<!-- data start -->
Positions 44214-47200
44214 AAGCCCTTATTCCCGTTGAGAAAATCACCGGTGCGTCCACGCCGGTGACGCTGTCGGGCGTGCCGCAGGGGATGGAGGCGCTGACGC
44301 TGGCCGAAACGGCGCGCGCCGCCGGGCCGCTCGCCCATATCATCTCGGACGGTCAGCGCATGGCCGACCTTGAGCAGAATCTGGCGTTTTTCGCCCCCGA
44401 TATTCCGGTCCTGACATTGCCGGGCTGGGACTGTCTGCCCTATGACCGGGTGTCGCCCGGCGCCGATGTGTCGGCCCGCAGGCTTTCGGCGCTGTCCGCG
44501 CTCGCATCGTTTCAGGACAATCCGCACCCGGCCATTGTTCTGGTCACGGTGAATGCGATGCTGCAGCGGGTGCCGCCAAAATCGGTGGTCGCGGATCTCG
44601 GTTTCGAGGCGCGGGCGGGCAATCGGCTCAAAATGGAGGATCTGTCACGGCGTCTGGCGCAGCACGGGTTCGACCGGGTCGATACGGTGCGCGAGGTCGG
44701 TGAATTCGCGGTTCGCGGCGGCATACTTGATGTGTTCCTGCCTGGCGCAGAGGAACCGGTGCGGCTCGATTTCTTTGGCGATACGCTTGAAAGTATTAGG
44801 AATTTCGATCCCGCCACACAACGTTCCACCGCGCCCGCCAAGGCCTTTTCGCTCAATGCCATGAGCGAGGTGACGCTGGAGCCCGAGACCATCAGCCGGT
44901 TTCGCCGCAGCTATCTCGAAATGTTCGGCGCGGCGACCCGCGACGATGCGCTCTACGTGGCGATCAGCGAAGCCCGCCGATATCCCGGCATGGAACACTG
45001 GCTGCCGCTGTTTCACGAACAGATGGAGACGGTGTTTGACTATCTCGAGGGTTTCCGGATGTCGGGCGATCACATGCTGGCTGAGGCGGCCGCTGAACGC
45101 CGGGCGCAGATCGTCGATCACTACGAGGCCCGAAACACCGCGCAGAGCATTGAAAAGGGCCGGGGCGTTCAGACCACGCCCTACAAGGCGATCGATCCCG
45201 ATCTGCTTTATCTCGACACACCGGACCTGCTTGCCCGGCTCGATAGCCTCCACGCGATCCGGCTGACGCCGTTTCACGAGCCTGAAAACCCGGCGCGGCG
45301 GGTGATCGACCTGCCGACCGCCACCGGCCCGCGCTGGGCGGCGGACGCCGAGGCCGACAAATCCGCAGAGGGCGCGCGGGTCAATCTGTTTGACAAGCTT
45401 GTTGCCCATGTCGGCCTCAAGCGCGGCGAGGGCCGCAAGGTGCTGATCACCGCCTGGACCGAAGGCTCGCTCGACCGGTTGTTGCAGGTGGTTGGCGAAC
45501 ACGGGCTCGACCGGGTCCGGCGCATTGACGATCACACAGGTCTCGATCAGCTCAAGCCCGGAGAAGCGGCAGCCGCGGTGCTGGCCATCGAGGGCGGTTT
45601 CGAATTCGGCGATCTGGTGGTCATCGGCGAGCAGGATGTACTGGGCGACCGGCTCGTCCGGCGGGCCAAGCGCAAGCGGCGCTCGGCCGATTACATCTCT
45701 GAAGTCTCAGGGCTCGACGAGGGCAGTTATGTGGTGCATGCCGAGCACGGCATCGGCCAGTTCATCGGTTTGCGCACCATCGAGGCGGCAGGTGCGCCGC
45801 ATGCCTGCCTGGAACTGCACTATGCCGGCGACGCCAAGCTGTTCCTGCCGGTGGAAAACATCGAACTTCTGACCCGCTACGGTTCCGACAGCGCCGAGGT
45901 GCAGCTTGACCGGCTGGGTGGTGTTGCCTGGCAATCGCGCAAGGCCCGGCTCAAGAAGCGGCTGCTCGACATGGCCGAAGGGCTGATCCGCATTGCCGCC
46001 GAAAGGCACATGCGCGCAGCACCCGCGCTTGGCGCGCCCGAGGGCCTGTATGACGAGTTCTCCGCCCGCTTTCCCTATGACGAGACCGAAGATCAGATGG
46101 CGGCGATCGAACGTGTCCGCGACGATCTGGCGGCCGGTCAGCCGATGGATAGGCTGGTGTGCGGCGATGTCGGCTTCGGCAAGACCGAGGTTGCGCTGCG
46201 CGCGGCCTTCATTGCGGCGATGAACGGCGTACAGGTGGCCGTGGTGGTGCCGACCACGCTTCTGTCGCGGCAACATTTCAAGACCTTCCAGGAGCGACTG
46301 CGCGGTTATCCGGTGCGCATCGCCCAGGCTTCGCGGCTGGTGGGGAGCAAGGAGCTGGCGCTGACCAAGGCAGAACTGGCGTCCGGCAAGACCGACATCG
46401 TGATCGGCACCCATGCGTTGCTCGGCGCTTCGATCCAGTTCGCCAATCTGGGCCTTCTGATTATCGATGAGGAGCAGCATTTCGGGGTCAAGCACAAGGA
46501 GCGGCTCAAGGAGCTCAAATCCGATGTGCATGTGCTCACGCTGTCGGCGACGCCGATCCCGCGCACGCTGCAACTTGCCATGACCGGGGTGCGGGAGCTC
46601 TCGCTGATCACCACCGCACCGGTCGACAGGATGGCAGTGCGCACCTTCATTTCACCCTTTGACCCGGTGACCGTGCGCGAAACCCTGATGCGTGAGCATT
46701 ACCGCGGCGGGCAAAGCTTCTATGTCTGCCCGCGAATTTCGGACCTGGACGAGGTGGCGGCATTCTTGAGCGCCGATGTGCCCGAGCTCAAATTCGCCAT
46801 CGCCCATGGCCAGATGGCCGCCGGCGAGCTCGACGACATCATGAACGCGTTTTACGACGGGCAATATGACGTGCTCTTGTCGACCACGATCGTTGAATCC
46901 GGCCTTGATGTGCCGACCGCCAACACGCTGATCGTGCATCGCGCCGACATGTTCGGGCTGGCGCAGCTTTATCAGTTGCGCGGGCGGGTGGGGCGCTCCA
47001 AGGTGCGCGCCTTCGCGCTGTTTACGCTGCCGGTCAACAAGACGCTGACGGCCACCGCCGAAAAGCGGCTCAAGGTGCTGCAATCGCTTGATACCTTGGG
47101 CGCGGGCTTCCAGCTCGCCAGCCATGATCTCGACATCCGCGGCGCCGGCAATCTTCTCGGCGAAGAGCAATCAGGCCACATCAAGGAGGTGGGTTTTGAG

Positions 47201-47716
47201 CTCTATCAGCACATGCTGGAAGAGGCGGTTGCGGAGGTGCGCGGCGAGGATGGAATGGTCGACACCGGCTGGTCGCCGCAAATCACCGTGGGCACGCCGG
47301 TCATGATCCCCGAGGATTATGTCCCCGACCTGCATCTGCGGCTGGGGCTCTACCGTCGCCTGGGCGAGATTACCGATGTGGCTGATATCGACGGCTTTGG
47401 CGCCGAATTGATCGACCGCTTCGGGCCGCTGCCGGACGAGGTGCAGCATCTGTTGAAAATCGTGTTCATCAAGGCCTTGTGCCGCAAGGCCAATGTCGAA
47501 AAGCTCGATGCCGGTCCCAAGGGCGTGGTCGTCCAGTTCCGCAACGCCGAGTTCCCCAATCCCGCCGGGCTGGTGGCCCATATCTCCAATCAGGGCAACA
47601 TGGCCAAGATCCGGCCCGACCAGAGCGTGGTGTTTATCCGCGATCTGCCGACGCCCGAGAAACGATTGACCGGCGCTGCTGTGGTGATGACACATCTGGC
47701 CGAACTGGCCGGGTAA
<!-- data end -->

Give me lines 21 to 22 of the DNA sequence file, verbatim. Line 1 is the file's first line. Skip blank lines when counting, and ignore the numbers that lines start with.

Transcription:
46101 CGGCGATCGAACGTGTCCGCGACGATCTGGCGGCCGGTCAGCCGATGGATAGGCTGGTGTGCGGCGATGTCGGCTTCGGCAAGACCGAGGTTGCGCTGCG
46201 CGCGGCCTTCATTGCGGCGATGAACGGCGTACAGGTGGCCGTGGTGGTGCCGACCACGCTTCTGTCGCGGCAACATTTCAAGACCTTCCAGGAGCGACTG